Thursday, July 28, 2005

moments that create change (23 of 41 and counting)


On a cold Sunday morning in New York's deeply lamented Borough of The Bronx an illegal Jamaican immigrant I had never met before and had had no argument with up until that moment hit me with a two-by-four in my left knee. Hard. In doing so he destroyed what was left of the already damaged cartilage and tore through both my anterior and posterior cruciate ligaments.

Though after that point I really couldn't walk he didn't get away. As I fell I managed to grab his leg. I dragged him to the ground pulled myself up onto him, and using one of my pairs of handcuffs as brass knuckles, I beat his face in until it was barely recognizable as human.

That was my last day on the street as a New York City Police Officer. After going through a day long surgery and a full year of physical therapy I turned in my shield, sold my guns and the little cottage on City Island, packed up myself and my four-year-old son, and fled west to an unknown port on the eastern shores of Lake Michigan that I had visited a few times with friends from college. If anyone asked how I had gotten there I would simply answer, "by car."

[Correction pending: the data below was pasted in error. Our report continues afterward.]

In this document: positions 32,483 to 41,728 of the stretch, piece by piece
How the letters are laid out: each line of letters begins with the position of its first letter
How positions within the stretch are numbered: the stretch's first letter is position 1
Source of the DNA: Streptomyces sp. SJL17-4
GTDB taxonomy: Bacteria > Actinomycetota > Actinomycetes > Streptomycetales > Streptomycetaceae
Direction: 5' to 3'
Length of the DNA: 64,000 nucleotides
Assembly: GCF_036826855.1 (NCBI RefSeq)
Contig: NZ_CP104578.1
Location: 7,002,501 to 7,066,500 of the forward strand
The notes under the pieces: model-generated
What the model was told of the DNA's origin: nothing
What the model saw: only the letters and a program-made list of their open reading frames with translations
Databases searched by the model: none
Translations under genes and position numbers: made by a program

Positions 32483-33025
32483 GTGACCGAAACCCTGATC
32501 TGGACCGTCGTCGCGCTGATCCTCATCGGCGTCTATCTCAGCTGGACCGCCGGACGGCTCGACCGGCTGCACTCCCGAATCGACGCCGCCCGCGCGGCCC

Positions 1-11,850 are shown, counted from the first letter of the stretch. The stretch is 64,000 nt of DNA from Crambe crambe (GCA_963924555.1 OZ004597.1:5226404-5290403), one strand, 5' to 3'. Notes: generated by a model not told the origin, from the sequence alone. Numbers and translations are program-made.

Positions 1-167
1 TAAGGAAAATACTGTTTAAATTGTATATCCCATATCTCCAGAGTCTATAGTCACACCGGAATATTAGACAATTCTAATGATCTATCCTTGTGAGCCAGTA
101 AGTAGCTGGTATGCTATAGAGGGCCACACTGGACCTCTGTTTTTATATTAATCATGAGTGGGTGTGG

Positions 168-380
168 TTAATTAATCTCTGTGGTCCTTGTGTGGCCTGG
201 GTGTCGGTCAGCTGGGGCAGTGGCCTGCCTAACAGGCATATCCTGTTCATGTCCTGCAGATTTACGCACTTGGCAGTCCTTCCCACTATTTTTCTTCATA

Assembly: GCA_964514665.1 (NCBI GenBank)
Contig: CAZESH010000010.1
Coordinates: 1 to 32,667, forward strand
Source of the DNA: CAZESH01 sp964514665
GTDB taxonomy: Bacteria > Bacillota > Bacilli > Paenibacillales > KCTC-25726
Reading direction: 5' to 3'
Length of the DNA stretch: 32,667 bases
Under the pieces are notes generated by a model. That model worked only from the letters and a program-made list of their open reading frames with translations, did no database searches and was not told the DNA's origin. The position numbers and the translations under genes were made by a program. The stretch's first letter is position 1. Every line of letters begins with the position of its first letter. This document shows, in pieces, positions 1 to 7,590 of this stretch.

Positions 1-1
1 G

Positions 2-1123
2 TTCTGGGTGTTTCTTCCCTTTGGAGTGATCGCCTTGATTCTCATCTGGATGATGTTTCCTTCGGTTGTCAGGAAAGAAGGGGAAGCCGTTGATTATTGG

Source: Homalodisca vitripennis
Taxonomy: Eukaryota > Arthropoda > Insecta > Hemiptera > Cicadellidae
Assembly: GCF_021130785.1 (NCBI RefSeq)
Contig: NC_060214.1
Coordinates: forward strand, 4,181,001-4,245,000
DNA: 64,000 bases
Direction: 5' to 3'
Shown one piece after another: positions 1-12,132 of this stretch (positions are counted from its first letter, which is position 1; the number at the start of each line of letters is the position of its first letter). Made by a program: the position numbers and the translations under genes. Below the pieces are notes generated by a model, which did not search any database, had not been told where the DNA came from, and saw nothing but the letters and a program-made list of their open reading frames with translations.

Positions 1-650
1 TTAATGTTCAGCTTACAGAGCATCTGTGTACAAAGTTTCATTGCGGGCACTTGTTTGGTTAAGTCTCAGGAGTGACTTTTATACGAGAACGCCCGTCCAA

© 2004-2005 by Ira Socol_____________________________

5 comments:

Agent95 said...

I spent my first 17 years in the Bronx but you've been to places there that I never was.

I have fond memories of visiting City Island, digging for clams, eating clams on the half shell from sidewalk stands or fried clams from a seafood shack on the end of the pier.

Richard Lawrence Cohen said...

That comment by agent 95 was actually by me -- agent 95 is my son and I didn't realize I was signed into his blog.

Brenda said...

I think was is most remarkable about this horrific tale is that he left the life in which such things could happen, and did happen all the time, entirely. Conscience can be a nightmare, though, and that travels with...

The brevity of the tale, and the way such a pivotal point encompasses an entire Weltanschauung is stunning.

xo

Paul said...

Yah, what Brenda said.

It's almost haiku.

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